Preferably suited to the viscoelastic layer are damping materials which have a large damping factor over a wide temperature band and are applied, for example, as anti-boom agents for sheet structures. Anti-boom agents are already known which consist of largely amorphous copolymers of vinyl esters of fatty acids with two or three carbon atoms and ethylene or esters of alcohols with four to twelve carbon atoms and acrylic- and maleic acid, i.e. copolymers which are produced by copolymerization of monomers, the homopolymers of which differ at least 20.degree. C. in their freezing point Belgian Pat. No. 598,603 published June 28, 1961. Still better suited seem to be certain graft-type polymers, also already known, namely, on the one hand, copolymers of styrene or styrene with small quantities of a copolymerizable carboxylic acid or styrene/acrylonitrile-mixture based on vinyl-acetate/ethylene copolymers (German Pat. Nos. 1 301 662, 1 301 664, 1 301 665 and 1 301 666) all published Aug. 21, 1969 and, on the other hand, styrene/acrylonitrile, styrene or methacrylic-acid methyl ester on copolymers from vinyl acetate, suitable esters of unsaturated, polymerizable carboxylic acids and an unsaturated, copolymerizable acid (German Pat. No. 1 301 663, published Aug. 21, 1969, or German Offenlegungsschriften Nos. 1 694 225 to 1 694 228 all published July 22, 1971).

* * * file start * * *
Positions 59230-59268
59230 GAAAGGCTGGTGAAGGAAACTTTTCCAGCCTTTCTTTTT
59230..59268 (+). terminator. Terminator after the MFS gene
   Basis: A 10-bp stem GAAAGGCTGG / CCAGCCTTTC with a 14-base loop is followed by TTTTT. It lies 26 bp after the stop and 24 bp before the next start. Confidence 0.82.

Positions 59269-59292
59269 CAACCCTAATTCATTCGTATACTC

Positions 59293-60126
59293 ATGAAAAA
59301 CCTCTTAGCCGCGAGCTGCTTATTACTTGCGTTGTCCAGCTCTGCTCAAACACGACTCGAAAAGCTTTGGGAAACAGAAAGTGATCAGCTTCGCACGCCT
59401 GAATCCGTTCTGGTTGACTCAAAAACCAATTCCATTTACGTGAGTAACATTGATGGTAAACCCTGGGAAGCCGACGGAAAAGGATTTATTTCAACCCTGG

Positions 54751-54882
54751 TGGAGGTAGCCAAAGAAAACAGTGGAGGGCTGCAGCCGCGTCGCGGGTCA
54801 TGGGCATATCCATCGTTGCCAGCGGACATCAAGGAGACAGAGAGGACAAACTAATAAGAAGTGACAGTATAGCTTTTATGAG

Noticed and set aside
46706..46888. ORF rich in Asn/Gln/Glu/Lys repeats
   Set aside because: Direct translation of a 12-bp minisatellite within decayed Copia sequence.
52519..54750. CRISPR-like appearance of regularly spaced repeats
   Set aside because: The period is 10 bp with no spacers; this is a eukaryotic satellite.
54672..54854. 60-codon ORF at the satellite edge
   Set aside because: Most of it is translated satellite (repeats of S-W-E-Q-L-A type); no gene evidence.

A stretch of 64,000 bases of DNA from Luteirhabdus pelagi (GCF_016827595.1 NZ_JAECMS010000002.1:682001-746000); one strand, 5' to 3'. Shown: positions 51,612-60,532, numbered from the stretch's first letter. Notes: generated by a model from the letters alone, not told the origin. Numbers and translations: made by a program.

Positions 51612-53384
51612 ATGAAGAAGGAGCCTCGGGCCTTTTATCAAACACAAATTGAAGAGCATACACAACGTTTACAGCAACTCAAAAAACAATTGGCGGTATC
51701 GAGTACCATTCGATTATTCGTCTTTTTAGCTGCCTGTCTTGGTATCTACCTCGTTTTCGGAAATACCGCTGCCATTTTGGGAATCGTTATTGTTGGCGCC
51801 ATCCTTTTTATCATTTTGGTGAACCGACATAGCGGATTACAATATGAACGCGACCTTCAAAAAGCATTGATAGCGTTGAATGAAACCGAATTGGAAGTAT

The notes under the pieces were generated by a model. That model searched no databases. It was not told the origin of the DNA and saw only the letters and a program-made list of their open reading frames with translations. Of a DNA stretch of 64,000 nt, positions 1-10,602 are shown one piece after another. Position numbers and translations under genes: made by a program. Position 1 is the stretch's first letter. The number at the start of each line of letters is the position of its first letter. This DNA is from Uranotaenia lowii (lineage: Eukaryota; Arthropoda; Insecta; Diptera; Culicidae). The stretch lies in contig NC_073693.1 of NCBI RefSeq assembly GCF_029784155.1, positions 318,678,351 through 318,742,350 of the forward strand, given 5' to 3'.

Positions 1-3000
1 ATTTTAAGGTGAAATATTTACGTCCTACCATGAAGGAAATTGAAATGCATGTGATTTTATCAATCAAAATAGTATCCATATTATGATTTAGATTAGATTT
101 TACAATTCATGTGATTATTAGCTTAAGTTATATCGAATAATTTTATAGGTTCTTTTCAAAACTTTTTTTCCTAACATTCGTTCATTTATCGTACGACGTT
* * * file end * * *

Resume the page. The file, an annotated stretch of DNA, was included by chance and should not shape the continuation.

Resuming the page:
The viscoelastic layer of the proposed membrane consists preferably of a graft-type polymer of methacrylic-acid methyl ester or methacrylic-acid methylester/acrylic-acid on vinyl-acetate/2-ethyl-hexyl-acrylate/dibuthylmaleate/crotonic-acid copolymers. By suitable choice and/or combination of the grafted substances sound absorbents can be produced, the damping factors of which are approximately equal to their maximum value in the temperature range from 0.degree. to 60.degree. C., and so lead to membranes which exhibit almost equally satisfactory mechano-acoustic properties at all temperatures present in a loudspeaker system.
The membrane expediently consists of a three-layer body with one middle layer of viscoelastic material and two outer layers of foil, which can for example be a normal polyester or polyvinylfluoride foil.
An electroacoustic converter system with a membrane of this kind is characterized in that the moving coil is mechanically coupled to one of the layers of foil.
Electroacoustic converter systems can be made with much less dependence on temperature and with much greater radiation power with the proposed membranes because the outer layers of foil ensure that even when using largely temperature-independent damping materials which mechanically, however, are very unstable, adequately great power can be transmitted from the moving coil across the foil to the damping material, and thus much larger membrane surfaces can be set in oscillation than when the foil is omitted.